Anytime my lawyer friends talk shop, my divorce lawyer friend always has the most interesting stories. A few months ago, a group of us went for happy hour. The conversation turned to a discussion of what we were doing at work. I said that my client was contemplating settlement over his parking lot lawsuit. Everyone yawned. My finance lawyer friend began to talk about securitizing something, but then just stopped talking because she knew her work was even more boring. This trend continued until my divorce lawyer friend talked about a recent trial. The highlights of her story included a lesbian affair and a mail-order bride. We were all rapt.
For that reason, I have wanted to profile a divorce firm for a while. Recently, I was lucky enough to have a conversation with San Francisco family lawyer (I guess they prefer that term) Erik Newton. His firm, Heath Newton LLP, has become a highly regarded boutique law firm that specializes in “Family Building,” “Divorce and Dissolution,” and “Asset Protection”….
Despite the drama that may exist in the lives of their clients, Heath Newton lawyers work hard to make the divorce process as peaceful as possible. Newton and his partner, Terrance Heath, founded the firm a few years ago based on a shared philosophy. According to Newton, the adversarial system in personal matters does not work because it becomes too costly. Instead, an approach that looks toward efficiency, de-escalation, and practicality is a more appropriate model. This view is the foundation for how the attorneys at Heath Newton practice.
Newton and Heath also shared a similar vision for their work environment. At Heath Newton, the attorneys are encouraged to maintain a healthy work-life balance. And the firm rewards entrepreneurship, too.
I asked Newton what were some of the “hot” issues in the world of family law. He said the firm has many cases falling into three categories. First, cases in which one parent seeks to relocate after a marriage are common. These cases tend to be among the most contentious, as the court attempts to determine the custody arrangement that is in the best interest of the child.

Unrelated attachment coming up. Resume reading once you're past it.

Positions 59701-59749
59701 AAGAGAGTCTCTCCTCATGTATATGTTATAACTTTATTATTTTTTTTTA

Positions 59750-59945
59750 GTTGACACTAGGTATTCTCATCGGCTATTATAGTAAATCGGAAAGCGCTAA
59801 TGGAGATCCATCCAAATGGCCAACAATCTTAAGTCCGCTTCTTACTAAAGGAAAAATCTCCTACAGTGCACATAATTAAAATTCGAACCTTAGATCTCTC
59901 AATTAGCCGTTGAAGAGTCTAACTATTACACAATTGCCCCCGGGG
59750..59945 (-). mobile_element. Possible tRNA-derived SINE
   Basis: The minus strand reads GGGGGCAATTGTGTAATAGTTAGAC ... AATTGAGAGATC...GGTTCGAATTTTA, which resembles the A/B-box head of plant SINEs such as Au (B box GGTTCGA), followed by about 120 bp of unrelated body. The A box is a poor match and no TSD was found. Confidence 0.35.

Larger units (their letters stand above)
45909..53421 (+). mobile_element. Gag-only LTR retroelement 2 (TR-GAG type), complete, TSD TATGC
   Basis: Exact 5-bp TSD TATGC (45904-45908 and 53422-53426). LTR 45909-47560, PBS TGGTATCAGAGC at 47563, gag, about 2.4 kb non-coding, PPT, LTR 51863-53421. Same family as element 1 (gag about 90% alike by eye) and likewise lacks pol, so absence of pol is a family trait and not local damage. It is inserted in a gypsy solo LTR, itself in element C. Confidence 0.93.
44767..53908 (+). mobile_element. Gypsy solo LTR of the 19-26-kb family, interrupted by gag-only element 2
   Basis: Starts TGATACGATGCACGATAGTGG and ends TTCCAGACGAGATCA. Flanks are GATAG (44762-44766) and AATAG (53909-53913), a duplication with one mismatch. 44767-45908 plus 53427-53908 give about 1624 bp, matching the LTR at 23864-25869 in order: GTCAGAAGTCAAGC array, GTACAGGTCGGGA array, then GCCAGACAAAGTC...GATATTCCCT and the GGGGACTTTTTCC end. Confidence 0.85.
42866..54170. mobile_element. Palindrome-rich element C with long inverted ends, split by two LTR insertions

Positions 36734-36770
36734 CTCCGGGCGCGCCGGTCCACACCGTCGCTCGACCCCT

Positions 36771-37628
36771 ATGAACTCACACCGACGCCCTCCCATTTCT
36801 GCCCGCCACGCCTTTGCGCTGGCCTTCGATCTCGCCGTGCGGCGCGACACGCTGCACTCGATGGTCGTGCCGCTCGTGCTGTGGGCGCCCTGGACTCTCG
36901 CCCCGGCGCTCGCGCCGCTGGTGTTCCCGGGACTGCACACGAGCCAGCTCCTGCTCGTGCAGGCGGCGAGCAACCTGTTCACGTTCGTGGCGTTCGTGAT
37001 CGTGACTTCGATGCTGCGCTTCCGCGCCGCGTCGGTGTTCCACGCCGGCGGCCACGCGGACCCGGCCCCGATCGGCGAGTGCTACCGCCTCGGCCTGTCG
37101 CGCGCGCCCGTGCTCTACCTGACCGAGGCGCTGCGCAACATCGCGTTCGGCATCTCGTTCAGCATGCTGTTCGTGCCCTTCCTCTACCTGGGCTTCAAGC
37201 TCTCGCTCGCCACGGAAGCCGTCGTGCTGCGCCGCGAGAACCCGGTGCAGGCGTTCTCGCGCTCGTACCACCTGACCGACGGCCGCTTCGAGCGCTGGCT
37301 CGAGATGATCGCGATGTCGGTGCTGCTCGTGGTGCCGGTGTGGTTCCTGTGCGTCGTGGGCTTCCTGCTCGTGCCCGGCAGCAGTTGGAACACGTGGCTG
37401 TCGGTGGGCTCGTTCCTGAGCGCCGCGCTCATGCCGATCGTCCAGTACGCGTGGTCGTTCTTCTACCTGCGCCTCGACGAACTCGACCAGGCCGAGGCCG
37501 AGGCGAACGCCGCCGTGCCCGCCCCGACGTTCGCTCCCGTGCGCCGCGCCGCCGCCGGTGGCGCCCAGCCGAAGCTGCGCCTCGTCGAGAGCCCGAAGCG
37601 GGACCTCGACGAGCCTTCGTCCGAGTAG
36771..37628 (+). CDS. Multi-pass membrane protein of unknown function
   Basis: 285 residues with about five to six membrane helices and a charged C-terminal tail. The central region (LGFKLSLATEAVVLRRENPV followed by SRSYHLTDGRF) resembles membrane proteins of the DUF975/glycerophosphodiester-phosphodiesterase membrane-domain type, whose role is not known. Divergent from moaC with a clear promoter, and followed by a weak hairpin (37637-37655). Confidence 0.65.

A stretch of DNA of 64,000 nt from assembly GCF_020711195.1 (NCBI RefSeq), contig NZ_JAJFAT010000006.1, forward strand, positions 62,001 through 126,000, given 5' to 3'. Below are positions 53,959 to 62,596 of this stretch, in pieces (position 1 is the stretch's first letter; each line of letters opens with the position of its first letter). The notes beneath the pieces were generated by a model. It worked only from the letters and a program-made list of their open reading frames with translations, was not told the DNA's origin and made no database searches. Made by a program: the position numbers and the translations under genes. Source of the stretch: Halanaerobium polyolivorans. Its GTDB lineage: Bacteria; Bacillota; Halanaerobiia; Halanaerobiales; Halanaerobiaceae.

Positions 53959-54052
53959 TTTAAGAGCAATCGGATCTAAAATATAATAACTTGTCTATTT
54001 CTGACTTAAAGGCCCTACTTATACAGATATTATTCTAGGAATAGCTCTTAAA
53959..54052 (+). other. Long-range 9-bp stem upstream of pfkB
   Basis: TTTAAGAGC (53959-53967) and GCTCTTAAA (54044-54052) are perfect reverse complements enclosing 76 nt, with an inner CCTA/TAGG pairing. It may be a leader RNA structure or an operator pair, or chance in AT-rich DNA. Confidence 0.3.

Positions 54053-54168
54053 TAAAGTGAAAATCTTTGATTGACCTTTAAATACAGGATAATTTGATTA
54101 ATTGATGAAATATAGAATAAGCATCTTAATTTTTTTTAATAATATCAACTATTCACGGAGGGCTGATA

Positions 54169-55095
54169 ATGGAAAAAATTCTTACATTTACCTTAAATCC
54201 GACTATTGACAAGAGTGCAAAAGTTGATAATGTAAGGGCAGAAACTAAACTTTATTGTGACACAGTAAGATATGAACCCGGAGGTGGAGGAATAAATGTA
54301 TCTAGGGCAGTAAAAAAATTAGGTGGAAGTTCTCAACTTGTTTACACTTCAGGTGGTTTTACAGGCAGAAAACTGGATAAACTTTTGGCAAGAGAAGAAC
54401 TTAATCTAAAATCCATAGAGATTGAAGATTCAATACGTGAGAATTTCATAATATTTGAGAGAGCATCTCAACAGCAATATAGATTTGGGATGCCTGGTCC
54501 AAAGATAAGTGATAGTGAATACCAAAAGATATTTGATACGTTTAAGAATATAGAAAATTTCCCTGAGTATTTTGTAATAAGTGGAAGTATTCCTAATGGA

Second, division of stock options upon dissolution of a marriage is another common theme. In San Francisco, where many start-ups offer employees options — some of which are vested, and some of which vest later — determining how to divide these assets becomes a difficult question to resolve.
And third, many same-sex couples come to Health Newton for assistance with issues relating to surrogacy and adoption.
I would assume that working in the family law area would make lawyers cynical about marriage and family. Newton, however, still believes in the institution of marriage. In fact, he believes so strongly that he has added marriage counselor to his list of job titles. Well, sort of.
In February 2012, Newton will be unveiling a series of marriage planning seminars. After seeing so many marriages dissolve, he has identified some issue areas that couples should tackle before getting married. These include developing communication skills and discussing issues relating to finances and raising children.
Doesn’t Newton fear this will destroy his client base? No. “There will always be divorce, because no matter how much work you put in to a relationship, some will fail. However, if couples are mature and thoughtful in their relationships, they will have a better approach to the divorce.”
If only Heath Newton would offer a dating service, then it would indeed become a full-service law firm. At least full-service for my needs.
For more information on Heath Newton LLP, check out their website.
When not writing about small law firms for Above the Law, Valerie Katz (not her real name) works at a small firm in Chicago. You can reach her by email at Valerie.L.Katz@gmail.com and follow her on Twitter at @ValerieLKatz.